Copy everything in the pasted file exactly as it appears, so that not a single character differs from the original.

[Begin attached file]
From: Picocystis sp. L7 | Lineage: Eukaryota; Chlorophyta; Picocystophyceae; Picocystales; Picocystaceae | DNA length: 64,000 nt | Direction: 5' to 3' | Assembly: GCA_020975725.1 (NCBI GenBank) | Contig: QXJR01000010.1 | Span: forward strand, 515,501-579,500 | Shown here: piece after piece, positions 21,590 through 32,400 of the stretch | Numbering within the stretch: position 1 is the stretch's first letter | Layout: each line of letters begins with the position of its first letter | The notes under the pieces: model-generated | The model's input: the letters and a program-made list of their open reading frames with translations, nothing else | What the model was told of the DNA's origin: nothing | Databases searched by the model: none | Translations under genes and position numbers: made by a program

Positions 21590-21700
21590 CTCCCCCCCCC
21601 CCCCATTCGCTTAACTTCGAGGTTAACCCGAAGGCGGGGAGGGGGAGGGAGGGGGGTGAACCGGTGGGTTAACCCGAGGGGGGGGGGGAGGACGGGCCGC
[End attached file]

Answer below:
From: Picocystis sp. L7 | Lineage: Eukaryota; Chlorophyta; Picocystophyceae; Picocystales; Picocystaceae | DNA length: 64,000 nt | Direction: 5' to 3' | Assembly: GCA_020975725.1 (NCBI GenBank) | Contig: QXJR01000010.1 | Span: forward strand, 515,501-579,500 | Shown here: piece after piece, positions 21,590 through 32,400 of the stretch | Numbering within the stretch: position 1 is the stretch's first letter | Layout: each line of letters begins with the position of its first letter | The notes under the pieces: model-generated | The model's input: the letters and a program-made list of their open reading frames with translations, nothing else | What the model was told of the DNA's origin: nothing | Databases searched by the model: none | Translations under genes and position numbers: made by a program

Positions 21590-21700
21590 CTCCCCCCCCC
21601 CCCCATTCGCTTAACTTCGAGGTTAACCCGAAGGCGGGGAGGGGGAGGGAGGGGGGTGAACCGGTGGGTTAACCCGAGGGGGGGGGGGAGGACGGGCCGC